Most of the code you’re showing initializes indata with constants. The only actual arithmetic operation is the calculation of indata, where it performs an xor with 0x36363636 on each of the 8 32-bit data lanes. But I assume the actual code is longer than what you are showing.
AVX2 has more data lanes than the CUDA builtin vector types int4/uint4 allow for. And there is currently no built-in 256 bit CUDA vector type. Working with structs or unions that contain a uint32_t or alternatively uint4 might work.
You could write some AVX2 emulation routines that operate on said structs, so you can keep the business logic of the code unchanged.
The CUDA samples contain a header files called helper_math.h which provides some arithmetic overloads for the existing CUDA vector types such as uint4. Unfortunately no bit operations like XOR are present, but based on the existing code you could easily implement your own version of the ^ operator.
If you are unsure what the individual AVX2 intrinsics do, refer to the excellent Intel Intrinsics Guide. There is pseudocode for almost every intrinsic given, illustrating what it does.
My guess is that the above code is part of a cryptographic hash function, maybe cryptocurrency related. One does not typically SIMD-optimize a cryptographic hash without the need of running many such hashes in parallel. The code may be intending to brute force the hash (e.g for mining or password recovery) by running many simultaneous hashing operations. In this case it should not really matter if a CUDA thread per AVX2 lane is used or if one CUDA thread processes the equivalent of 8 lanes. There will be a difference in per thread register use and occupancy. Only benchmarking will show which alternative is faster.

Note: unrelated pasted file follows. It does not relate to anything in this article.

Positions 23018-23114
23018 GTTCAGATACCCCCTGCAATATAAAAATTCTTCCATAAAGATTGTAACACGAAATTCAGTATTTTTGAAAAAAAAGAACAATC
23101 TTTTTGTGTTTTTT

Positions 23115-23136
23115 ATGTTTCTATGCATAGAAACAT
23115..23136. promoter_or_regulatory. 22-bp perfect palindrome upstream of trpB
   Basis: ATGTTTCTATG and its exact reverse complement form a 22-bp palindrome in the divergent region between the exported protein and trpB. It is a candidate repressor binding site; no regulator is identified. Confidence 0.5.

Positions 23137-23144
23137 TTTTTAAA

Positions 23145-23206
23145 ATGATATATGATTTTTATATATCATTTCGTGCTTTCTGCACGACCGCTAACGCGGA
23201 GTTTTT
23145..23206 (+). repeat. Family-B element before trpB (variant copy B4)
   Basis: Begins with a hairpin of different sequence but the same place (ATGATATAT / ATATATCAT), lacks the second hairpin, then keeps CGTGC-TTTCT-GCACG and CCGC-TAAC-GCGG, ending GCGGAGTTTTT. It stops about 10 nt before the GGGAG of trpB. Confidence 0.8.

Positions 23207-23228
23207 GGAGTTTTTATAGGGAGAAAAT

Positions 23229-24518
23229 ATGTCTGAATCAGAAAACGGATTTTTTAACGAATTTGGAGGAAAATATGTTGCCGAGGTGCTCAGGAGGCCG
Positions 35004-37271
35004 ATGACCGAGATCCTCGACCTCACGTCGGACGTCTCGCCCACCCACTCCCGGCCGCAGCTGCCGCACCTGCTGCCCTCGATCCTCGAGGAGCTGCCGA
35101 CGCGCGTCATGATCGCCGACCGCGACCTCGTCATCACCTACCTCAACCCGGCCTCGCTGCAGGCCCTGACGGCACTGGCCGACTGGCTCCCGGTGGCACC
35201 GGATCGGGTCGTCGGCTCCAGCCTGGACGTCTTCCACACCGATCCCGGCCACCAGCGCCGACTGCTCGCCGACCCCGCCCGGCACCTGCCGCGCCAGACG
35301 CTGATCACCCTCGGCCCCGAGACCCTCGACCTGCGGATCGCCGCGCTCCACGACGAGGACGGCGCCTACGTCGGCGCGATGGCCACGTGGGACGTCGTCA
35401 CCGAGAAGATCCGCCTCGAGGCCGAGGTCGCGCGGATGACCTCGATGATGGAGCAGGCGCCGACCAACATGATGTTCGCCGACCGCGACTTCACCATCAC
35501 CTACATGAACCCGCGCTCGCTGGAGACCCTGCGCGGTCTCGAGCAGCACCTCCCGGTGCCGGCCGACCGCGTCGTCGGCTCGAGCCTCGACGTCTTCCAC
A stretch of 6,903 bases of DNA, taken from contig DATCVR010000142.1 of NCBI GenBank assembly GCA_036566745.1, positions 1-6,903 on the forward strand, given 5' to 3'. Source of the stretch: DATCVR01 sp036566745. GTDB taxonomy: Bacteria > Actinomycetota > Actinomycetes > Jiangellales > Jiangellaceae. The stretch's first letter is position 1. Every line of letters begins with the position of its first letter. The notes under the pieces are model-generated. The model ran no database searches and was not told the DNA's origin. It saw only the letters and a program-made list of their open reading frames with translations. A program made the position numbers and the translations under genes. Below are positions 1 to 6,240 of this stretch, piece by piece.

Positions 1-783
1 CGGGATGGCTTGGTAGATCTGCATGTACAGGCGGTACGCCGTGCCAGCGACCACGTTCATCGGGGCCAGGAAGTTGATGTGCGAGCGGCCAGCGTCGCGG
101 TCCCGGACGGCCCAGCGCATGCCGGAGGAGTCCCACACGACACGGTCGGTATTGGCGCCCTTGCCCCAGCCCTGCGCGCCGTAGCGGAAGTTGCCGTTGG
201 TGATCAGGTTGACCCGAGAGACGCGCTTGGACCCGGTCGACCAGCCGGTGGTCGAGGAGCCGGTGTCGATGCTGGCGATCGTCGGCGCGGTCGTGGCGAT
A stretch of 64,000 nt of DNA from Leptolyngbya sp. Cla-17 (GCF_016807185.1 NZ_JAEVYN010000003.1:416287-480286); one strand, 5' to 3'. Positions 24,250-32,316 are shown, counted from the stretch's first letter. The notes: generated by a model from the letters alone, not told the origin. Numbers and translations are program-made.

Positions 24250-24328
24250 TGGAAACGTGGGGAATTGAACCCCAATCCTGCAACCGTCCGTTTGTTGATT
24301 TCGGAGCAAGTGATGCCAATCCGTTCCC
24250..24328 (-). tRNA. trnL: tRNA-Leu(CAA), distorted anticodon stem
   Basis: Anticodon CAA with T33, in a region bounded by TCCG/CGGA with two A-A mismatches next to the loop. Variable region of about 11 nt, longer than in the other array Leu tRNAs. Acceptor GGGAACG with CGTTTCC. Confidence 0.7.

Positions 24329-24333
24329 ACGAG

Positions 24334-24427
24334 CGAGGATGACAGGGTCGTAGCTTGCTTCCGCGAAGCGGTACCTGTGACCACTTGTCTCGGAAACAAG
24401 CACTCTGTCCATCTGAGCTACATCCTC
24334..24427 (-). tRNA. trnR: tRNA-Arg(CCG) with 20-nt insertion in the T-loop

Update: the code is part of a SHA1 hash? See HMAC, SHA1 (C++/AVX2 VS2022) In this case it might be easier to base the CUDA version on a non SIMD optimized version of said hash function.
This. Generally speaking, the point of CUDA is to write code in per-thread scalar fashion and let the SIMT hardware worry about parallel execution. Introducing notions of explicit SIMD-ness into CUDA programs is usually not a good idea, with some exceptions for data types smaller than 32 bit.
As @cbuchner1 says, it is therefore usually most appropriate to start the design effort for a CUDA port from an existing scalar implementation rather than a version optimized for some existing fixed-width explicit-SIMD architecture.
If this is from a SHA1 implementation, it would probably be a good idea to search the internet for existing CUDA implementations, of which there should be plenty. I am pretty sure I came across CUDA-based “SHA1-crackers” more than a decade ago, and the introducion of the LOP3 instruction should have given a significant boost to such codes.